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Why the federal government lets Canadians travel abroad during the COVID-19 pandemic



News reports that many snowbirds are heading south this winter — despite the COVID-19 pandemic — have angered some fellow Canadians who feel they shouldn’t be allowed to go.

“I think this should be absolutely, 100 per cent stopped,” said Barry Tate of Sidney, B.C. “This is a pandemic. This is life and death.”

Tate and his wife, Patti Locke-Lewkowich, usually travel to Mexico for two months each winter. But this year they’re staying home, due to fears of falling ill with COVID-19 while abroad.

“We feel safer at home in the confines of our little home here,” said Locke-Lewkowich.


However, some snowbirds argue they’ll be just as safe down south, because they plan to take all necessary COVID-19-related precautions.


Barry Tate and Patti Locke-Lewkowich of Sidney, B.C. on a past visit to La Manzanilla, Mexico. The couple normally spent two months in Mexco, but won’t be going this year due to the COVID-19 pandemic. (Submitted by Patti Locke-Lewkowich)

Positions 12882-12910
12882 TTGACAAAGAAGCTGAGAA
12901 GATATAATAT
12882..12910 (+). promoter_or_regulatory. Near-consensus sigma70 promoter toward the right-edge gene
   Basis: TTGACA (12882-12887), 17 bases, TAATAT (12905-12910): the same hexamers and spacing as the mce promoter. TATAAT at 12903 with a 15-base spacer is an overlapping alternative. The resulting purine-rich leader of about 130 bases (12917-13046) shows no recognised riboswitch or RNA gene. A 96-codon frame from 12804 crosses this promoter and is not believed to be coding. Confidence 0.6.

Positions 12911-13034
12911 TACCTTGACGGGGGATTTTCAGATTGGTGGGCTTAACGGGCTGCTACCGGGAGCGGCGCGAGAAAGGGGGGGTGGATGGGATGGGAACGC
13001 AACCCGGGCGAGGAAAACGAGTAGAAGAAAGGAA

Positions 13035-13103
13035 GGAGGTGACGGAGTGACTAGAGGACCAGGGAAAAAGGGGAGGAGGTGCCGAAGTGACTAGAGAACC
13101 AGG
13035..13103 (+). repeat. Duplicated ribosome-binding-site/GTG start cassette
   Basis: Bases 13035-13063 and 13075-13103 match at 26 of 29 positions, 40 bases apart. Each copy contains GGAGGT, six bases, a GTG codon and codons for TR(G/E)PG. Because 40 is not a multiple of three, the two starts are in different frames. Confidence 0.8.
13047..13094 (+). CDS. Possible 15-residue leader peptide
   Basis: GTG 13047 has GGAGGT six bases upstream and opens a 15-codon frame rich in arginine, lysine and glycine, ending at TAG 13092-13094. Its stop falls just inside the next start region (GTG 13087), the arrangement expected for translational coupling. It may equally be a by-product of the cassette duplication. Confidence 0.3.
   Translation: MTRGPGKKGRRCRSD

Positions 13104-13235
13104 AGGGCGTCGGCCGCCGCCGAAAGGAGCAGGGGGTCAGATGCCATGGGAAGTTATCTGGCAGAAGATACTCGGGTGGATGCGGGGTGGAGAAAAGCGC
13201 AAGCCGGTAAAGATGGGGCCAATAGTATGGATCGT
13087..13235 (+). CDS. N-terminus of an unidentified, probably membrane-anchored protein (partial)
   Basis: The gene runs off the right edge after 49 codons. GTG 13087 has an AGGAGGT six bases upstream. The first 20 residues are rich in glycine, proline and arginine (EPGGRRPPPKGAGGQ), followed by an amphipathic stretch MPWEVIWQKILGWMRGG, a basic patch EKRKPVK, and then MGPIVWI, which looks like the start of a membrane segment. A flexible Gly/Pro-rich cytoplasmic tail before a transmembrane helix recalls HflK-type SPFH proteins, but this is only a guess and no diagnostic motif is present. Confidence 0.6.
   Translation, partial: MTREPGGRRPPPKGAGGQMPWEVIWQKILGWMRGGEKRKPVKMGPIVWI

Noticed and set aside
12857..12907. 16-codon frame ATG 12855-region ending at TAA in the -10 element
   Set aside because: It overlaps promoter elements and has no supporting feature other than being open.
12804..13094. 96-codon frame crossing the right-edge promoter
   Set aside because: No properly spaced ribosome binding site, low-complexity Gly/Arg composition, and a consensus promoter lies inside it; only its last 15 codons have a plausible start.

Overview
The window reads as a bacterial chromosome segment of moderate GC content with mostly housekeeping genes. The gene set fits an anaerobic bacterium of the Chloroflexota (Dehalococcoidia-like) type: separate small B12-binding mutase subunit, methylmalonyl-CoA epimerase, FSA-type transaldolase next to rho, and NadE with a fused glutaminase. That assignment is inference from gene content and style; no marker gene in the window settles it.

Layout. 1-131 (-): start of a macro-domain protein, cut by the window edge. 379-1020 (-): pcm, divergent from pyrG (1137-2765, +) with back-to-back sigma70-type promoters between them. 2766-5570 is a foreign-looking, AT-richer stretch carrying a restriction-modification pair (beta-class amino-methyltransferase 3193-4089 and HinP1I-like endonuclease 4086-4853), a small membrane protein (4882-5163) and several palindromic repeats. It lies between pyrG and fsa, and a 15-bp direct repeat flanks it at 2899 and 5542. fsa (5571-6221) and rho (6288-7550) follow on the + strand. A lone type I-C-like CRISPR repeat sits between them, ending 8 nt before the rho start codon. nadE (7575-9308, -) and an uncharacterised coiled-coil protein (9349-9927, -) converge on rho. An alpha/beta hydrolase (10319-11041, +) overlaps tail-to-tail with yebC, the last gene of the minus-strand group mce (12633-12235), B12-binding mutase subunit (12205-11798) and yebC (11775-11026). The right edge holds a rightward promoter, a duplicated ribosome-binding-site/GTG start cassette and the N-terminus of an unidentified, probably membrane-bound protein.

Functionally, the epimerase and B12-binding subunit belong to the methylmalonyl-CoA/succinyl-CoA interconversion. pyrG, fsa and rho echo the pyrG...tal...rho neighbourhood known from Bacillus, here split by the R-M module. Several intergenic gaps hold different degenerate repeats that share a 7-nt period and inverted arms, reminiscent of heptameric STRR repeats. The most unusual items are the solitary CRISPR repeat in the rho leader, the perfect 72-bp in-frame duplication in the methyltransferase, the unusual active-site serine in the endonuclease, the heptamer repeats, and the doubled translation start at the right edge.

The federal government sides with Locke-Lewkowich, advising Canadians to avoid non-essential travel abroad during the pandemic.

But it’s only an advisory, which means Canadians can still freely leave and return to Canada — a decision that’s rooted in Canadians’ constitutional rights.

“It’s always a balance between allowing people to kind of live their lives, and the government attempting to keep health crises under control,” said Kerri Froc, a constitutional law expert.

Please don’t go

In March, the federal government issued its advisory not to travel abroad, to help stop the spread of COVID-19.

After the cold weather hit in the fall and some snowbirds started packing their bags, the government doubled down on its messaging.

Last month, it posted an alert on its website, warning seniors to stay home, because their age makes them more vulnerable to falling seriously ill with COVID-19.

This month, Prime Minister Justin Trudeau and Deputy Prime Minister Chrystia Freeland each made a public plea.